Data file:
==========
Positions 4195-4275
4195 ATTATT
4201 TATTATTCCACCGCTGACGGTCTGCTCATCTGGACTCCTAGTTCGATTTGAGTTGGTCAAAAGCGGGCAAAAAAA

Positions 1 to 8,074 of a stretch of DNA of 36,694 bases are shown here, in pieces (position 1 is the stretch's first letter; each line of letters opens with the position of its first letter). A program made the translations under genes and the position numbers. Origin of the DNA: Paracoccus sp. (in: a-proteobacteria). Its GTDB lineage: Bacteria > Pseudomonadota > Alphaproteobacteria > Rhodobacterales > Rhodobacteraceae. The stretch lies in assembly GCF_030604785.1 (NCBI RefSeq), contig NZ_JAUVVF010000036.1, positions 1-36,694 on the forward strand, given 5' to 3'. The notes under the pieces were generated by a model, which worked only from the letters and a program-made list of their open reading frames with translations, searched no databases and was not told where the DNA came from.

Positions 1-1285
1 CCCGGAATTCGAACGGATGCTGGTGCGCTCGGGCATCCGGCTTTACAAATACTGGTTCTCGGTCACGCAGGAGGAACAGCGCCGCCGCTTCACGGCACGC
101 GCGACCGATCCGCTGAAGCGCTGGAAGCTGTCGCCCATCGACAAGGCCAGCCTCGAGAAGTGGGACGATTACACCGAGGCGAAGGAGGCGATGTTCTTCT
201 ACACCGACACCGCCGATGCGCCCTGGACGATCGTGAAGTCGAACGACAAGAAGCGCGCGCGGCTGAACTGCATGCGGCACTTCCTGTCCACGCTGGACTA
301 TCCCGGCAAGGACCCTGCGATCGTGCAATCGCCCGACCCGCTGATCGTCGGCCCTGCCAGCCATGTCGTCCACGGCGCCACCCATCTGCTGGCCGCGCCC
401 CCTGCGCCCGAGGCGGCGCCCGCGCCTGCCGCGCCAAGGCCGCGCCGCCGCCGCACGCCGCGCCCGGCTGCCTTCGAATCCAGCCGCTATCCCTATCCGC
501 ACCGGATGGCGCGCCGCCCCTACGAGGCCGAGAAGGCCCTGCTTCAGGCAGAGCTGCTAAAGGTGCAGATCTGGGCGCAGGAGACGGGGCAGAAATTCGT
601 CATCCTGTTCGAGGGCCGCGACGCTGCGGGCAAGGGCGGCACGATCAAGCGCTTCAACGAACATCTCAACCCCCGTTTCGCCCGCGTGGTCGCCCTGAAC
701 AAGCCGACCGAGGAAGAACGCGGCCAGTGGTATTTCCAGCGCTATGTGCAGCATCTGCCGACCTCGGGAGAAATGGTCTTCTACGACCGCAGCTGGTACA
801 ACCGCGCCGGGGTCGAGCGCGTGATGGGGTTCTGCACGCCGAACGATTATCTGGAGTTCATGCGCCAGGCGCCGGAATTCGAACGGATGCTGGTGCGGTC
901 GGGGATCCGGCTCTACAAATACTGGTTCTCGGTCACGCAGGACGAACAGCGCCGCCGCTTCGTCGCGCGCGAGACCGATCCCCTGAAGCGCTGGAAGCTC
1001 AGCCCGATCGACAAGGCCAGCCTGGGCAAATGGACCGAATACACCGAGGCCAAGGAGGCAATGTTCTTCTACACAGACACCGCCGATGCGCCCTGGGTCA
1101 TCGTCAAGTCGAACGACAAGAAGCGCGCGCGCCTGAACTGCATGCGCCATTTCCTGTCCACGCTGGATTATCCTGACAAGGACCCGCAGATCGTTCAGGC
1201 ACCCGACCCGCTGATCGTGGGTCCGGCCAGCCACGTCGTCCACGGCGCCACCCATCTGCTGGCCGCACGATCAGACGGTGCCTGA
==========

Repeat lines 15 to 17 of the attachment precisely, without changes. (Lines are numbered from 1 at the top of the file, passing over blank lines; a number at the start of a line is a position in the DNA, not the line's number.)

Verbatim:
901 GGGGATCCGGCTCTACAAATACTGGTTCTCGGTCACGCAGGACGAACAGCGCCGCCGCTTCGTCGCGCGCGAGACCGATCCCCTGAAGCGCTGGAAGCTC
1001 AGCCCGATCGACAAGGCCAGCCTGGGCAAATGGACCGAATACACCGAGGCCAAGGAGGCAATGTTCTTCTACACAGACACCGCCGATGCGCCCTGGGTCA
1101 TCGTCAAGTCGAACGACAAGAAGCGCGCGCGCCTGAACTGCATGCGCCATTTCCTGTCCACGCTGGATTATCCTGACAAGGACCCGCAGATCGTTCAGGC